Ryan is calling the Midwest the ''Mid-Worst.'' Hey, if it weren't for people like the woman singing ''If I Were King of the Forest,'' they'd have a much harder time filling the early shows with mockery.
''I Don't Want to Miss a Thing.'' ''He's singing it like a show tune,'' says younger son. He does not mean it as a compliment. The auditioner is throwing attitude, enough to peeve Randy.
Again: enough to peeve Randy. Holy moley. Simon is enjoying the idea of someone else seeming rude. Randy reaches at last for praise: ''Off Broadway, you'd be amazing.'' Well, maybe it wasn't a compliment. (See younger son's comment, above.)
More singing. Paula has her eyes closed. I am sure she was concentrating on the vocals. Young blonde gets Hollywood. I'll fill in the name later. (Michelle Steingas, 19, Excelsior, Minn.)
Sequence of unemployed people trying to get on the show, followed by one of those roaming auditioners whose boss paid her way to Minneapolis. The judges are skeptical. Wouldn't you be -- especially after hearing some of those ''Tell Me Something Good'' shrieks? The boss is summoned, to be told the auditioner couldn't sing. Simon is ''puzzled'' about the deal. Randy calls her ''tone deaf.'' She sings to the boss. Sounds better (though still not good). Jewel can't vote. Paula calls her ''a beautiful girl'' but says she can't sing. It's see-ya.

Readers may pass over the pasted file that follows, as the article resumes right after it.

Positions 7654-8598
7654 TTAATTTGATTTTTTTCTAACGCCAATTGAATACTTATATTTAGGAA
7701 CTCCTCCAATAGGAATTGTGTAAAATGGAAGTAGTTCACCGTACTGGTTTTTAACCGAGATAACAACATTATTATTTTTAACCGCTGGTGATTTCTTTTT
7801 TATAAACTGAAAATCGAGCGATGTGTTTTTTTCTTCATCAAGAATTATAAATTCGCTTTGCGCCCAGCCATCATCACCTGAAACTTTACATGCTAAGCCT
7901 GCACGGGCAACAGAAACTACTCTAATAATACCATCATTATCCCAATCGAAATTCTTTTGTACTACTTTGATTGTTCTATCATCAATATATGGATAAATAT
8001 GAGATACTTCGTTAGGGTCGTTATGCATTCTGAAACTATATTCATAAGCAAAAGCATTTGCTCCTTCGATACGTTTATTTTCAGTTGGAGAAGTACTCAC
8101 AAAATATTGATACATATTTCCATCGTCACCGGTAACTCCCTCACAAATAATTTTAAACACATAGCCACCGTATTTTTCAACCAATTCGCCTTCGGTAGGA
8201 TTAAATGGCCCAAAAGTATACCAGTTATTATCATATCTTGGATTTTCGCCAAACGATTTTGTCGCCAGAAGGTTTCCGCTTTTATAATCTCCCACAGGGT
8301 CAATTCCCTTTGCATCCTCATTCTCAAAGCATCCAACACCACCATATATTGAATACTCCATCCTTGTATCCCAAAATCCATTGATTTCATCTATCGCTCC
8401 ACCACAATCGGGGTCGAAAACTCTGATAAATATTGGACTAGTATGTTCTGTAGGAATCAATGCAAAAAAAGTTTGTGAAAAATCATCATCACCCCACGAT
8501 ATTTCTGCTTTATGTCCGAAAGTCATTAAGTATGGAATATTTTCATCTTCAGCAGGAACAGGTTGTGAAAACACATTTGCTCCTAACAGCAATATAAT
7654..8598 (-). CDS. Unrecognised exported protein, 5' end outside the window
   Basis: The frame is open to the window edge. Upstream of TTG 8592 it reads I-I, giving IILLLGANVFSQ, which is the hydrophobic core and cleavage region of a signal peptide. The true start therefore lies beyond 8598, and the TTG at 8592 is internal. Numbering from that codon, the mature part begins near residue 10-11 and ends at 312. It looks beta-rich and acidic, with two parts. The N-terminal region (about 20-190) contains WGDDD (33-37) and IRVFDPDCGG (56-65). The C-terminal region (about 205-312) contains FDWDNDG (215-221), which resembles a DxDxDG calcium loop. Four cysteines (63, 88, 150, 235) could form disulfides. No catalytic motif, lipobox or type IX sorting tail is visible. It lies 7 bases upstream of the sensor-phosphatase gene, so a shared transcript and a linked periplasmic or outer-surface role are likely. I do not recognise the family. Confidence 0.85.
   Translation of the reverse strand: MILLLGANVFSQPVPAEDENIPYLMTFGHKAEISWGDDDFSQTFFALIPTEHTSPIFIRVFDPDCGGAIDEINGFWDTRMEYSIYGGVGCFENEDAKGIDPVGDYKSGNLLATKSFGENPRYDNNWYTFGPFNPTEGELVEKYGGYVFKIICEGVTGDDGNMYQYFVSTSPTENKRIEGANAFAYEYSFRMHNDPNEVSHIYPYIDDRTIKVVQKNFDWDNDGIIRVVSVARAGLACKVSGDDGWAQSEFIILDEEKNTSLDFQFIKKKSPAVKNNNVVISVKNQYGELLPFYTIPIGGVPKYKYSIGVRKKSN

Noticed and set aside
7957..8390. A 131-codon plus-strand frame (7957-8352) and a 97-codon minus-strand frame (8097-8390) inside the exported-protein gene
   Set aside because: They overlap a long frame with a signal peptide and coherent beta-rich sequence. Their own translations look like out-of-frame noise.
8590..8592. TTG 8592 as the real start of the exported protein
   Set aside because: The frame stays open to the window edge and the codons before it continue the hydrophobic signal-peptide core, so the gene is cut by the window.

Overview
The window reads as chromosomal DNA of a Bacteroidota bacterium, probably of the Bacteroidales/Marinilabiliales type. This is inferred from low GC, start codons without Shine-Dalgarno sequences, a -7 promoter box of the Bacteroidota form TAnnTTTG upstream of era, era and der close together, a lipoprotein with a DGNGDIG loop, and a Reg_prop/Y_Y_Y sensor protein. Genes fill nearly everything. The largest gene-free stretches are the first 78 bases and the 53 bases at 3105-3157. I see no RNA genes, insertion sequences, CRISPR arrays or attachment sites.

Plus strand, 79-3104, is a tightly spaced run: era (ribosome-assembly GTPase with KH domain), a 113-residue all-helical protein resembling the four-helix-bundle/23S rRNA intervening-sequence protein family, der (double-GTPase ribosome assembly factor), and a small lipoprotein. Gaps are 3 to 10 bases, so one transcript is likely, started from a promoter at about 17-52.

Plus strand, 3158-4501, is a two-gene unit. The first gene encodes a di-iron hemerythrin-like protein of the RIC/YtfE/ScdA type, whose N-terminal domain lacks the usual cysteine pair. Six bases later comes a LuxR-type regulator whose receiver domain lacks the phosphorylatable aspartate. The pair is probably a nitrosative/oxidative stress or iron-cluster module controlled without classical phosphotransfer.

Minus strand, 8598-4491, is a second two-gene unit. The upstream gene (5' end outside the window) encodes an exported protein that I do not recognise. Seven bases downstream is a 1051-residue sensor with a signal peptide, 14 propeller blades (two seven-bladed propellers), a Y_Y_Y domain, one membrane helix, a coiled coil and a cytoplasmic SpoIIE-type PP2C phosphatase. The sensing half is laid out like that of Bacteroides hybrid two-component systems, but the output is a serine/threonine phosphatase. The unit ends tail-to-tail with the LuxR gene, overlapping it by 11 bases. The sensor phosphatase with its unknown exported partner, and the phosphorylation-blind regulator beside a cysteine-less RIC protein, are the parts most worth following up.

Paula acts offended about the ''lascivious'' comments. You'd think she had been accused of an unseemly relationship with a contestant.
Matt Sato, 16, Maplewood, Minn., show choir kid with a zit on his noise. Sings satisfactorily. Score one for show choir kids.
And so we head into the final half-hour -- and another post.